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Benzylidene Acylhydrazides Inhibit Chlamydial Growth in a Type III Secretion- and Iron Chelation-Independent Manner

Bao, Xiaofeng, Gylfe, Åsa, Sturdevant, Gail L., Gong, Zheng, Xu, Shuang, Caldwell, Harlan D., Elofsson, Mikael, Fan, Huizhou
Journal of bacteriology 2014 v.196 no.16 pp. 2989-3001
Chlamydia muridarum, Lactobacillus, Type III secretion system, Yersinia, bacteriology, humans, iron, pathogens, phenotype, probiotics, single nucleotide polymorphism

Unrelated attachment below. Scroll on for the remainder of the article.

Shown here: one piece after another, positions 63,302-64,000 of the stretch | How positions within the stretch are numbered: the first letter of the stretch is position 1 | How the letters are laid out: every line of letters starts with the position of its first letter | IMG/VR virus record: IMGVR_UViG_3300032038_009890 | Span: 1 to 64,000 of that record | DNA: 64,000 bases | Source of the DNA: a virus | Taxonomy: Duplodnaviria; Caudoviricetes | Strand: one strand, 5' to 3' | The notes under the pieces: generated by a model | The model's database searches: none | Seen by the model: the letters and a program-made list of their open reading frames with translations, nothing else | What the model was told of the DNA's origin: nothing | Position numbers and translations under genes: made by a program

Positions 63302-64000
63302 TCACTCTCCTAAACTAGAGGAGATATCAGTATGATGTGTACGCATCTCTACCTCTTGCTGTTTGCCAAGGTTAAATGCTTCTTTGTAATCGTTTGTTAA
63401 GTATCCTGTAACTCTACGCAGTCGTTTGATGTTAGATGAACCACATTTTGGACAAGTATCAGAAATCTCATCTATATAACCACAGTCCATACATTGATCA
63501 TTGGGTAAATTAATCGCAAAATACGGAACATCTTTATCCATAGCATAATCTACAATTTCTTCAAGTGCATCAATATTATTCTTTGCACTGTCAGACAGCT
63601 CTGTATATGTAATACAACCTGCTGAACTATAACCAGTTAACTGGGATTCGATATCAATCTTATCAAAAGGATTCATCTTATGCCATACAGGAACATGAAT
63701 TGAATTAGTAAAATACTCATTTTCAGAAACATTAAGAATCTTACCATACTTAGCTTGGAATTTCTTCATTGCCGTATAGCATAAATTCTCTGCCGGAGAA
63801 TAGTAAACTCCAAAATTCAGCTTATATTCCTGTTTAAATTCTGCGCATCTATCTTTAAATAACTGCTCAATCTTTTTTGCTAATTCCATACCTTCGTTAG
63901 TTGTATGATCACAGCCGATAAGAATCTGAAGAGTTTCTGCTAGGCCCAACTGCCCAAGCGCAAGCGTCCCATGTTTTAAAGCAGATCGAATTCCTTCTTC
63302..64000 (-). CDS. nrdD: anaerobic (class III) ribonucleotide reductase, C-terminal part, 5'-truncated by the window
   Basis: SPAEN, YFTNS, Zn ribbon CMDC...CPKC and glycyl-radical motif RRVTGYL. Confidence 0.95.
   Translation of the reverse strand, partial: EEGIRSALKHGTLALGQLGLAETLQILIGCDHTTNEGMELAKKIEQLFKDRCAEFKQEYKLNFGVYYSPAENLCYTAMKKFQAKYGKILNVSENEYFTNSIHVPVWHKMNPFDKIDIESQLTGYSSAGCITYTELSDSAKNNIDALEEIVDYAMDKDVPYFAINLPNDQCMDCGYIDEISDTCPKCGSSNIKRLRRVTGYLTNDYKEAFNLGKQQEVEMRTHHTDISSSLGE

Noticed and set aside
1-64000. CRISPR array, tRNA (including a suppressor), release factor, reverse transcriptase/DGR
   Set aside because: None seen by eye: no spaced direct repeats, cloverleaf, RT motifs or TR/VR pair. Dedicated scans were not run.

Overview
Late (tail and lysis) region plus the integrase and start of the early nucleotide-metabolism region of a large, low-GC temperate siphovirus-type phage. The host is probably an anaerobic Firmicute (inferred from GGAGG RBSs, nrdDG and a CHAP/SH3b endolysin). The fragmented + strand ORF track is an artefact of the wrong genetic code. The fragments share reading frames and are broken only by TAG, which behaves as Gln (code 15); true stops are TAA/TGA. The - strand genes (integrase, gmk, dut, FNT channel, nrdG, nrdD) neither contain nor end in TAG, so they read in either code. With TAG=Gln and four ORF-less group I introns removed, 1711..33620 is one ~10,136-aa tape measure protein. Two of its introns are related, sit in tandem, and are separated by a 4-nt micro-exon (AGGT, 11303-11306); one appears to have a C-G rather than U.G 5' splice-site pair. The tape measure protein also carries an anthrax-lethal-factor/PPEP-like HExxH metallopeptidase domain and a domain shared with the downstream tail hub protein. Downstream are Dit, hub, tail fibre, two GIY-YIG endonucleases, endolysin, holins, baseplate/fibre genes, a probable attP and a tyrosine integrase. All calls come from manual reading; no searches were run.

Chlamydiae are widespread Gram-negative pathogens of humans and animals. Salicylidene acylhydrazides, developed as inhibitors of type III secretion system (T3SS) in Yersinia spp., have an inhibitory effect on chlamydial infection. However, these inhibitors also have the capacity to chelate iron, and it is possible that their antichlamydial effects are caused by iron starvation. Therefore, we have explored the modification of salicylidene acylhydrazides with the goal to uncouple the antichlamydial effect from iron starvation. We discovered that benzylidene acylhydrazides, which cannot chelate iron, inhibit chlamydial growth. Biochemical and genetic analyses suggest that the derivative compounds inhibit chlamydiae through a T3SS-independent mechanism. Four single nucleotide polymorphisms were identified in a Chlamydia muridarum variant resistant to benzylidene acylhydrazides, but it may be necessary to segregate the mutations to differentiate their roles in the resistance phenotype. Benzylidene acylhydrazides are well tolerated by host cells and probiotic vaginal Lactobacillus species and are therefore of potential therapeutic value.